Monday, April 28, 2014

ARC Review: Solsbury Hill by Susan Wyler

Solsbury Hill by Susan M. Wyler
Published April 1, 2014
ARC received thorough NetGalley

The windswept moors of England, a grand rustic estate, and a love story of one woman caught between two men who love her powerfully—all inspired by Emily Bronte’s beloved classic,Wuthering HeightsSolsbury Hill brings the legend of Catherine and Heathcliff, and that of their mysterious creator herself, into a contemporary love story that unlocks the past.

When a surprise call from a dying aunt brings twenty-something New Yorker Eleanor Abbott to the Yorkshire moors, and the family estate she is about to inherit, she finds a world beyond anything she might have expected. Having left behind an American fiance, here Eleanor meets Meadowscarp MacLeod—a young man who challenges and changes her. Here too she encounters the presence of Bronte herself and discovers a family legacy they may share.

With winds powerful enough to carve stone and bend trees, the moors are another world where time and space work differently. Remanants of the past are just around a craggy, windswept corner. For Eleanor, this means ancestors and a devastating romantic history that bears on her own life, on the history of the novel Wuthering Heights, and on the destinies of all who live in its shadow.

I’ve been Wattpad obsessed for a while now and this was the first BOOK book I’ve read since the addiction began. And I have to say, I was pleasantly surprised. A world outside Wattpad?? Say whaaat?? I know, crazy, right? But there is apparently. And a gorgeous one, to say the least. Solsbury Hill was a lovely and utterly enticing mix of old and new with a dash of the Bronte sister’s, Emily, more specifically. I’ll admit it right now, I’ve never read Wuthering Heights but after reading this and the passion that the book elicits from the characters, I have got to read it. (what did y’all think about Wuthering Heights, by the way?)

This book begins with a cheating *insert not so nice word of choice here (the one I’m thinking of is synonymous to donkey)* and a broken hearted girl who is stuck in a world of whimsy and dreams in New York. This may sound fine and dandy but the fact is that she is, nonetheless, stuck. When she receives the call from the house on the hill with the news that her Aunt is dying, she goes with the intention of only seeing her Aunt. What does she not expect? She doesn’t expect her mother’s secrets. She doesn’t expect true love. She doesn’t expect Emily Bronte. And she certainly doesn’t expect Heathcliff. Nope. None of that. Another thing she doesn’t expect to find while on her little trip? Herself.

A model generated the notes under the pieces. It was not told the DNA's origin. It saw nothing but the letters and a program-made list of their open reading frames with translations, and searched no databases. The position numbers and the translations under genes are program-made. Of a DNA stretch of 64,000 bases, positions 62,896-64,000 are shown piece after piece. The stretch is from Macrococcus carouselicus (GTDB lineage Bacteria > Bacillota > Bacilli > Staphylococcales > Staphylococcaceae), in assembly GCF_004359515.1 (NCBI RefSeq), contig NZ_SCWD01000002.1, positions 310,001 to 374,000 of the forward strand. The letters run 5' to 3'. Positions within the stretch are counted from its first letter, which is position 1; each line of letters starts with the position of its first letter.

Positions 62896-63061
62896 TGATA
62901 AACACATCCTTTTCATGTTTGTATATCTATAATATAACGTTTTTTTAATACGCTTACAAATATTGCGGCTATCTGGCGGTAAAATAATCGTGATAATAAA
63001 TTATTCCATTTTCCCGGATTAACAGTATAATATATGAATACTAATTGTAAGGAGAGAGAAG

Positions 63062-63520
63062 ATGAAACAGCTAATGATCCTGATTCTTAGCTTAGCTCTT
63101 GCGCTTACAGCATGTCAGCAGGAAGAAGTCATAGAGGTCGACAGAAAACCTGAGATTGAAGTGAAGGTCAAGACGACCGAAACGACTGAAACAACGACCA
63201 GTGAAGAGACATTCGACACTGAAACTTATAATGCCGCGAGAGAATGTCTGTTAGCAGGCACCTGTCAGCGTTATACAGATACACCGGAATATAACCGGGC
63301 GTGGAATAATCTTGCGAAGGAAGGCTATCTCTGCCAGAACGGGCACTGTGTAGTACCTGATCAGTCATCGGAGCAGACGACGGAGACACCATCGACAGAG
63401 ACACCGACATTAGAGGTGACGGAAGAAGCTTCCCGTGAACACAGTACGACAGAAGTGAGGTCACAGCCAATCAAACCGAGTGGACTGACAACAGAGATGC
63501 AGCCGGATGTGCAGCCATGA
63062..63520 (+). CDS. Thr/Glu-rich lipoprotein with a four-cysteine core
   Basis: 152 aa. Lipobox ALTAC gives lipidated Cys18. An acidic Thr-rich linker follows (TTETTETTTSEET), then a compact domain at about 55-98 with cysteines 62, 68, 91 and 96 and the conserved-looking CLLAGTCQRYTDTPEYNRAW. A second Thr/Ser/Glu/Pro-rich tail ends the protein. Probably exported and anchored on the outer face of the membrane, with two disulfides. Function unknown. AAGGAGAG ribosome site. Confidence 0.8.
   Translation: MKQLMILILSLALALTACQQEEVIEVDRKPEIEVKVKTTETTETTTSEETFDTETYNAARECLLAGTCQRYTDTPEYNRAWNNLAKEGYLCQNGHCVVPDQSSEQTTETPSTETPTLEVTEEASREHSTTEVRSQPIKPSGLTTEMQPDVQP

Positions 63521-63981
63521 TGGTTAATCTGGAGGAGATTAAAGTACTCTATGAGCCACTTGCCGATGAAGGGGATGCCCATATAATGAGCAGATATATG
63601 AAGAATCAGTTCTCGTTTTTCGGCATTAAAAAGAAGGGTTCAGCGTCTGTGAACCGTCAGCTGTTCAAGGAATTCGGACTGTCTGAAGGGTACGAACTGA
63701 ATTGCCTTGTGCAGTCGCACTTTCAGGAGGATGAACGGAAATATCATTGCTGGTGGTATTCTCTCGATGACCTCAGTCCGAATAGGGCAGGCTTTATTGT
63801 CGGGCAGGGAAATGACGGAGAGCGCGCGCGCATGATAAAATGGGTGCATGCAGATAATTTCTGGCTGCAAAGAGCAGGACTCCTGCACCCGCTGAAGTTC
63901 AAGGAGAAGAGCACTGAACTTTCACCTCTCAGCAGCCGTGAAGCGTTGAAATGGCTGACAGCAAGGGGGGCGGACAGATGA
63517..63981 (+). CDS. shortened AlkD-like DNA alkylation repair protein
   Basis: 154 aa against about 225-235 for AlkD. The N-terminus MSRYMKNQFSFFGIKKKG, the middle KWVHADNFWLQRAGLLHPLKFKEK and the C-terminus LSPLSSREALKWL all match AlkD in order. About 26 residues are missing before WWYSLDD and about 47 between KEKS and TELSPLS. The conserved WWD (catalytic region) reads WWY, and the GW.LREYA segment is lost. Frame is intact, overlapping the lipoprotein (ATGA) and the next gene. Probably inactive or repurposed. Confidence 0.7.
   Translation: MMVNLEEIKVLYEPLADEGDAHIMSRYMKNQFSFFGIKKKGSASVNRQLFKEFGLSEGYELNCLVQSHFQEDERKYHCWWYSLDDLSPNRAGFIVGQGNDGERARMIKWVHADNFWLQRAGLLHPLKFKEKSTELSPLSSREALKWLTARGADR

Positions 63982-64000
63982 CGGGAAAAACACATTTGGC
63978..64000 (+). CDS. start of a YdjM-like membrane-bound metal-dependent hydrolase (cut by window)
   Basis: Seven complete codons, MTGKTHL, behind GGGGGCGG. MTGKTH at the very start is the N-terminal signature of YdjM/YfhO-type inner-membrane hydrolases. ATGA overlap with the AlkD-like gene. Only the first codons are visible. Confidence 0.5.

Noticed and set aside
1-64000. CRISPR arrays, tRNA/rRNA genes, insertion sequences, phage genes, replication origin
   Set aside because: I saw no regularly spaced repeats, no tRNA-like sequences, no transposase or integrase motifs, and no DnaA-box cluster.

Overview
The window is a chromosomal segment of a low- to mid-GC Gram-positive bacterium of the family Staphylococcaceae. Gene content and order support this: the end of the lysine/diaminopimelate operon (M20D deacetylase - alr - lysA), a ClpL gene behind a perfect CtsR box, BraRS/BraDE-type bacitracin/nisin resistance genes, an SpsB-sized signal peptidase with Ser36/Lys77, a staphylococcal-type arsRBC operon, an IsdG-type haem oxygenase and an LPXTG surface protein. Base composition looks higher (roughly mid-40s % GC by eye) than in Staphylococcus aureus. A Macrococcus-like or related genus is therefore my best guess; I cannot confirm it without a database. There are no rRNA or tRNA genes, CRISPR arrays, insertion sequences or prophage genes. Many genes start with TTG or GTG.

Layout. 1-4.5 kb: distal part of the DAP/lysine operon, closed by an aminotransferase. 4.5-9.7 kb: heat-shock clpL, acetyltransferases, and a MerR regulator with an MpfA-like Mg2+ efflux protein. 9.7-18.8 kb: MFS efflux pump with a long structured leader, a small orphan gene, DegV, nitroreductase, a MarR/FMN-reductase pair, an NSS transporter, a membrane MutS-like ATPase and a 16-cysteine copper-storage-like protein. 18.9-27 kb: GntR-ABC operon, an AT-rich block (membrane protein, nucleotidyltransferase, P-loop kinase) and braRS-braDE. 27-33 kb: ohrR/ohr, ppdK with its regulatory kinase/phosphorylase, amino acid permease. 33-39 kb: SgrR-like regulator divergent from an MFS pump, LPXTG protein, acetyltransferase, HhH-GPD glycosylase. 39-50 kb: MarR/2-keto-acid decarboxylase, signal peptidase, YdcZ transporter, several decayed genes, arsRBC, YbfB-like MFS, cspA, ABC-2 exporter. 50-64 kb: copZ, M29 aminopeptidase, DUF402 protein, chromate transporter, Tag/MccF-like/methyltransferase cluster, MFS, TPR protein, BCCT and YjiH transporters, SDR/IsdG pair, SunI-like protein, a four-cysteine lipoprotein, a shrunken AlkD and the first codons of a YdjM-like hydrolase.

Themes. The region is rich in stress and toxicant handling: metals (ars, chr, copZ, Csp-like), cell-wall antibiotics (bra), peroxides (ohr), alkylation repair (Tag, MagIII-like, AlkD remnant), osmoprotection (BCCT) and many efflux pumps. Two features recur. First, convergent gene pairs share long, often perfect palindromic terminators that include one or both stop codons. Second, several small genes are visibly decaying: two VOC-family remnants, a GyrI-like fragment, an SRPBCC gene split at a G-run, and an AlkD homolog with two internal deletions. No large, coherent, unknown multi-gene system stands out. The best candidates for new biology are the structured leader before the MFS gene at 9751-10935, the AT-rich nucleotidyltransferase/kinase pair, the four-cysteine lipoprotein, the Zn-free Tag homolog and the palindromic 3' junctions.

Onto all my thoughts about this book.

The Cover!!! OHMYSWEETBABYJESUS. I adore that font. I have got to learn how to do that. And the house in the background is absolutely gorgeous. The whole cover captures the feeling of the book rather perfectly. Short of anything else, I adore the cover. Teeheehee. The colors are beautiful and it just feels right. You know what I mean?

The House on the Hill: I absolutely love the whole history that was woven into the house and Wuthering Heights. I loved the mystery and the hope and how it all went back to Eleanor. I really liked the way the whole setting was depicted. It had a Jane Austen air, but it felt Bronte through and through. The whole town was depicted as relaxed and happy and airy and, more than any of the other traits, they felt real. Real is a good thing. Especially in this book. I could feel the flowers, and I could see the ghosts. I saw the children’s room and the beautiful book shelves that Mead built. Maybe that’s why I like Mead best. He built her bookshelves. His love was epic. Also, he wasn’t a cheating swear word. *sarcastic smile*

Mead and Miles and Eleanor: Weeellll who do we have here? We have the Lover, the Liar, and the One Caught in the Middle. And yes, that was in order. I’m looking at you mister O.O The characters were depicted wonderfully, but for as much as I liked them, I didn’t connect to any of them. As a reader, being able to relate and connect with the characters is kind of a big, okay HUGE, thing. And sadly, I wasn’t able to.

The Writing: God, the way Susan Wyler write is simply gorgeous. Can you tell I like that word? But it was! The whole book felt perfectly whimsical. Is felt airy and bright and beautiful. It was like the middle of spring with the fresh flowers and the rain pouring from the sky. That’s how the writing felt.

In the end, this book was lovely, but sadly wasn’t able to earn a place on my favorites shelf, even though it made its way into my heart.

"It can't be 'bout choosing the right love, my love.  It's all about choosing yourself, finding what's true inside you."

So, who wants to go to Yorkshire now? It's not just me right? I mean the country around there is beautiful. Also, someone who has read Wuthering Heights, is it any good? How soon should I read it? Should I read it? And how do you feel about ghosts? *wink wink*

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